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THIS Butterfly -- Smashing teacups for a better tomorrow

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This is a followup to two different posts (which you may want to go take a look at if you haven't):
Which Butterfly? Looking ahead on your pathsAntifragile, a Magical Introduction Part Two In Which Butterfly? I suggested that the most interesting use for divination was not to tell the future, but to identify what actions now will get you to the future you want (which butterfly do you startle to get the right hurricane, see?). The reading in this post is a first pass on that kind of thing (there is a more elaborate general reading in the works). In the second part of my Antifragile series, I mentioned a fourth option for dealing with fragility in your life -- smash it.



But first a clarification. In the risk management post, I talked about four options for dealing with risks:  Accept: Do nothing and accept the risk as is.Avoid: Dodge the situation so that it doesn't affect you. Strengthen/Mitigate: Reduce the impact by being more robust or mitigating the risk.Benefit/Gain: Turn th…

Mind War: Part 3 -- How much do you trust your government?

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A couple of years ago, we realized that some of our mail was getting stolen. Particularly some Christmas checks and cash from well-meaning relatives. We purchased a locking box, but the issue continued. We ended up working with a postal investigator. She would send us tempting looking cards and letters and call us to see if they arrived.

When she called to let us know that the issue was resolved and we wouldn't have any more problems, she was evasive and vague. But I can tell you that we had a new postal carrier the very next day. And in the following year we had enough issues with our mail delivery (notes saying that our mailbox was blocked and they would no longer deliver, mail in the street -- locking box, remember?) that we ended up getting a PO Box for a time. Retaliation, I figure.

Maybe you're cynic enough to just nod and say "yeah, that's how it goes." But I can't help thinking, you know, if you can't trust mail to come, then doesn't that tell…

And Now For Something Completely Different

Back in 2004, when I had just published my book, a friend asked me to contribute a chapter to a project he was working on based on the magic of various crafts. I wrote the chapter and sent it off, but the project never came together and no book was published. Recently, I was digging through my old computer files and found a copy of it.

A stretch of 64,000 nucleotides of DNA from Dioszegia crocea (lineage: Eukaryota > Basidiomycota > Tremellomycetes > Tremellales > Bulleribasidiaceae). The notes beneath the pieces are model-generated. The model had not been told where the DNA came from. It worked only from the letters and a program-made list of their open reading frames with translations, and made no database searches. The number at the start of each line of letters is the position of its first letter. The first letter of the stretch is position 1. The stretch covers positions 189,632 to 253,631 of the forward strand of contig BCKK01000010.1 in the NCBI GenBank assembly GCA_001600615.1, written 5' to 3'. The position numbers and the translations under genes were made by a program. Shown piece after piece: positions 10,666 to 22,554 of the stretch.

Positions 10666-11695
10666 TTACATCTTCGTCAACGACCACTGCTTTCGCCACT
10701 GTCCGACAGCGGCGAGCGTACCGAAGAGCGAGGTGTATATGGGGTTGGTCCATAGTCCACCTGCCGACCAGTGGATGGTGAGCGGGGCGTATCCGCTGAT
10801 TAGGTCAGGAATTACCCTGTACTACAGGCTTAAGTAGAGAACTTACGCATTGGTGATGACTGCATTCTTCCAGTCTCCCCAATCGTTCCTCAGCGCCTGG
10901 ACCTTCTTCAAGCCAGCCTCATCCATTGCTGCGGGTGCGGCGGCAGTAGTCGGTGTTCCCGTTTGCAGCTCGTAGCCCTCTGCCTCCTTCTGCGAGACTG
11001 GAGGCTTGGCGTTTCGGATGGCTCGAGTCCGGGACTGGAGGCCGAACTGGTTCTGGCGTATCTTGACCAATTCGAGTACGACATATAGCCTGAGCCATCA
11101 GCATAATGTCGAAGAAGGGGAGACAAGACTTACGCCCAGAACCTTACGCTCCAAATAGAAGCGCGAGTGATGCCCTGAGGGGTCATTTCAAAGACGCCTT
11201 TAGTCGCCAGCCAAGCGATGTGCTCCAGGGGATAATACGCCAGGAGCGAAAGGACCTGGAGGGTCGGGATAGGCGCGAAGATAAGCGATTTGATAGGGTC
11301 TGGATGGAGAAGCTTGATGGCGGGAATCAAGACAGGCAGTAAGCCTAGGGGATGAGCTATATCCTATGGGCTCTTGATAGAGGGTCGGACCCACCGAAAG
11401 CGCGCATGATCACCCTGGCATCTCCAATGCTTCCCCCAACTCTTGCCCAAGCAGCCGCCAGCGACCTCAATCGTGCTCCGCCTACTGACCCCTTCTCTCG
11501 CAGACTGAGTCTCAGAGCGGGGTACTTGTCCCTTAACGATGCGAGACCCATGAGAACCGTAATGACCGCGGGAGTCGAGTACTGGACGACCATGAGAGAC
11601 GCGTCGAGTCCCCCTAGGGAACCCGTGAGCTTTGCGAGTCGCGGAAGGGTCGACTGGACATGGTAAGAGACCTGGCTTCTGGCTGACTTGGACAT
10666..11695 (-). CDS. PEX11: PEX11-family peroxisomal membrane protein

While it's outside the scope of this blog, I couldn't resist finally seeing this in print. It's definitely more my "book" style rather than my blog style. For example, the inclusion of various example spells is something that book publishers really like. One fascinating element is a rather large (and admittedly lazy -- though I did get permission from the author) extract from a now defunct website.


Cords and Knots

The origins of cording (or braiding) and knotting are ultimately unknowable, hidden in our furthest past. Knot historian and researcher Pieter van de Griend believes that knots are "man's oldest technological achi…

PMPM Execution -- Organization

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Sometimes, the kid comes home from sleepovers with other kid's clothes. It's usually because the original owner outgrew it or didn't like it and my kid did. Or it could be a swap of clothes. I usually only discover this when I catch it in the laundry (the kid sometimes does laundry, but when I do it, I'll grab whatever's dirty, so it's a mix). I long ago stopped worrying about this sort of thing. As long as the garment is cleanable and generally suitable for age and weather, the kid can wear whatever, so I don't stress too much. This is in part because I'm a cool parent (ask anyone) but also in part because I just don't have my shit together enough when it comes to laundry.

Not being organized about laundry doesn't cause me too much woe in my life. Enough gets done so that we have clean things to wear and I'm always conscientious about dress clothes and dry cleaning. Beyond that, if the laundry room is a mess and we're usually about four…

Antifragile, A Magical Introduction, Part Two (Antifragile Divination)

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In Part One, I started a basic overview of the concept of antifragility. Reading that will make this make more sense.

The Antifragile Mindset
What kind of life do you want to have?

If your family comes from the US or Western Europe, you were probably raised to desire a stable life. Indeed a stable life is the promise of Western Democracy. To be able to withstand shocks and keep things the same (or on a modest arc of generational improvement AKA the American Dream) was what our grandparents and great-grandparents were working for. It's what many of us work for now. In fact, many of our current systems were designed for this goal and still operate that way: education, university, the free market, housing, social contracts like marriage and procreation, media.

Do you want a fragile life that will collapse under the slightest shock? Probably not. Most people wouldn't. However despite craving stability, many people still have crazy fragile lives. Why? Because the world of our antece…